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Hawaiian Punch

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As the only hawaiian player in Major League Soccer, 28-year-old Brian Ching is already making waves in the sport. Just take a look at what he's accomplished in 2006 alone, and it's easy to see why he's considered one of the biggest and toughest forwards in the league. Not only did he represent the United States in last summer's World Cup, he also played in the All-Star game against the world-renowned Chelsea team. And won.

Then, in his first year playing for the Houston Dynamo, the team reached the MLS Cup championship. And who shot the tying goal to send the game into shootouts? None other than the eventual MVP-Brian Ching. "That was kind of like the icing on the cake of an already incredible season," Ching tells MF. "It's going to be an almost impossible season to duplicate." He'll at least have a chance to try when MLS returns this month.?

MF: Do you feel the Houston Dynamo has a huge target on its back coming into the season?

BC: Of course. Teams always want to beat the champs, in any sport-it's no different in soccer.

Houston consistently ranks in the bottom 10 of our annual Fittest & Fattest Cities list. Why is that?

[Laughs] Sometimes in the summer, I don't even want to go outside and practice. The heat is just suffocating, with the humidity and whatnot. It's one of those cities that's really spread out, so you're driving everywhere. But the biggest factor is definitely how hot it gets.

On the flip side, Honolulu is always one of the 10 fittest.

Well, living a healthy lifestyle involves eating fish, which is plentiful in Hawaii. There are so many activities to do outdoors, and the weather is always warm. You could go hiking, go to the beach or the park, and surf.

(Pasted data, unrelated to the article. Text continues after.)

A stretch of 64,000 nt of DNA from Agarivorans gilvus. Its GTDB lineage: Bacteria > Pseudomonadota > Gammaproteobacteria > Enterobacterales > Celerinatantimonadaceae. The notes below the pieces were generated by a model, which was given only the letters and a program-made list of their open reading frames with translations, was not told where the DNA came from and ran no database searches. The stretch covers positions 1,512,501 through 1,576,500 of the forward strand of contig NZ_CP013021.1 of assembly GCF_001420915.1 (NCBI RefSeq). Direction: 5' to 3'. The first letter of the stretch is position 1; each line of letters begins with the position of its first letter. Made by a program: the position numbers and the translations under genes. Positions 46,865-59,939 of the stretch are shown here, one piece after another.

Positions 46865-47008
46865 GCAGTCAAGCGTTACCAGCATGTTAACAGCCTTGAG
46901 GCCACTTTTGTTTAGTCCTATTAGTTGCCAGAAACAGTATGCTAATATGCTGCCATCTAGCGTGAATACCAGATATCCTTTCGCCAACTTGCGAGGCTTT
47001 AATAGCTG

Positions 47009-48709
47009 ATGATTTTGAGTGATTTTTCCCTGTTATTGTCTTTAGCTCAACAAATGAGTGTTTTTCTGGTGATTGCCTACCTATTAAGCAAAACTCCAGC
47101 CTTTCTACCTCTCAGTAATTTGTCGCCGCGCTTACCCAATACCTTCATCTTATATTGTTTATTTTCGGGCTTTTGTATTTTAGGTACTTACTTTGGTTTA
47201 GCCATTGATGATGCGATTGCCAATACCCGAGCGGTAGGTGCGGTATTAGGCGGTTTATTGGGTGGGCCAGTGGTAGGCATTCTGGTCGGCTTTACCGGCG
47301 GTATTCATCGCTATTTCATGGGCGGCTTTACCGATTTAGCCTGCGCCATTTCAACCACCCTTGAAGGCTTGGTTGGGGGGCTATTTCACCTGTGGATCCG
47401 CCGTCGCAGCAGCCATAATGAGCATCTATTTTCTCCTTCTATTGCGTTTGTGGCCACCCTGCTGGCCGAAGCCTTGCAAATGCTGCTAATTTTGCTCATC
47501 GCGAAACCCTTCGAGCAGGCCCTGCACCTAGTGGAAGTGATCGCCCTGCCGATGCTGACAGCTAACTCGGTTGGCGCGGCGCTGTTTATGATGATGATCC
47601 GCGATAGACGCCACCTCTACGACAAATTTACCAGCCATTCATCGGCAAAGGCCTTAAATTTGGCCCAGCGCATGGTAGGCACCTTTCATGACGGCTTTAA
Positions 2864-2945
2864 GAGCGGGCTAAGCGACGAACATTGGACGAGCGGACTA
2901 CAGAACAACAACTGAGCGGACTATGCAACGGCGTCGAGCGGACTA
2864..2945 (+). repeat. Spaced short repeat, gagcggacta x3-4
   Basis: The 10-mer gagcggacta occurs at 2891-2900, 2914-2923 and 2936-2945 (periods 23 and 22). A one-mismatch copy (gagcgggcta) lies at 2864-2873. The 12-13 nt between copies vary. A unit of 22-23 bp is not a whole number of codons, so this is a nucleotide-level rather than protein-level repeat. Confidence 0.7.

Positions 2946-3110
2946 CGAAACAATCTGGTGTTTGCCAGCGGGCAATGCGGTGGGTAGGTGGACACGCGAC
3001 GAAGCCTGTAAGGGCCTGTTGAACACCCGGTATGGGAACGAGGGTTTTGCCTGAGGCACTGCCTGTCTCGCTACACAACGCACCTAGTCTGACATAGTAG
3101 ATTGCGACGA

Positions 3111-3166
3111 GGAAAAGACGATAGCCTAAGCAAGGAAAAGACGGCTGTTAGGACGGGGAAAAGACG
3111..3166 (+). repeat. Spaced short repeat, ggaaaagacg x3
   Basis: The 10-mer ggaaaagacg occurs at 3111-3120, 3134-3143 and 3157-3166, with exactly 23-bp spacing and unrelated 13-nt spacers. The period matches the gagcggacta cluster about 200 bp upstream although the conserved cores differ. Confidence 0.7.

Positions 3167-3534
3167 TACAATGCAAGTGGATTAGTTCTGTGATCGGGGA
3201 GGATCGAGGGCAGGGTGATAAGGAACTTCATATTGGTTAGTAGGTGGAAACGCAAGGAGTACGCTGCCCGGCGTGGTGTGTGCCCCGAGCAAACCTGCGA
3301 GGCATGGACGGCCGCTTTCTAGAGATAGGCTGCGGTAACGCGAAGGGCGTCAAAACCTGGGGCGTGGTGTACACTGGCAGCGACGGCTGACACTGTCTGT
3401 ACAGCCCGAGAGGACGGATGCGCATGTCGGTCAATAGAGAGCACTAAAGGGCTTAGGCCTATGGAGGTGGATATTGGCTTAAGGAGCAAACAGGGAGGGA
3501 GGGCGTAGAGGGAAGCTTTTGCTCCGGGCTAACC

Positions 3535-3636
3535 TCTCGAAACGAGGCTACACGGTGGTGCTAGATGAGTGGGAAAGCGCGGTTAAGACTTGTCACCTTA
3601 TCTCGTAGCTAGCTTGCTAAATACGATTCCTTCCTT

Speaking of which, we hear you love to get up on the board. Where can we find the best waves?

I have to say the North Shore of Oahu. I grew up there, so I'm a little biased, but they have some of the best surf breaks in the world. There's something about being in the water that's so relaxing to me. The biggest wave I've ever ridden was eight feet, which is about a 16-foot face.

Wipe out much?

I think I've nearly drowned a hundred times. [Laughs] I was out surfing by myself once, and it was kind of a shallow day. I went headfirst over the wave, and my face hit the reef. Luckily it was just a few scratches. But it scared me pretty good.

You get banged up in soccer, too, right?

We run into each other, full speed, without any padding, and that tends to lead to more injuries than people expect. I fractured my face twice. Four plates and 12 screws in the left side of my face, and on the right side-it sounds a little awkward-but the doctor said he just pushed the bone out, and it kind of just healed.

How did it feel to play in your first World Cup?

It was an amazing experience. I equate one World Cup game to a Super Bowl. You have so many people from different countries. The amount of viewers you get is amazing. Just to be a part of that 23-man roster-it's hard to describe.

Were you disappointed with the way things turned out for Team USA in the World Cup?

Extremely. I thought we'd do better because, as a team, we demanded more and expected more of ourselves. It's a testament to how difficult the competition is at that level. One bad game really puts you behind the eight ball.

How do you feel about David Beckham joining the L.A. Galaxy?

I think it's great. He's drawing attention to the sport because he's a celebrity. That attention brings our league into everyone's living room. The only reservation that I have is if he comes here and doesn't take it seriously. But he's a great player, so he'll be fun to watch-and fun to play against.

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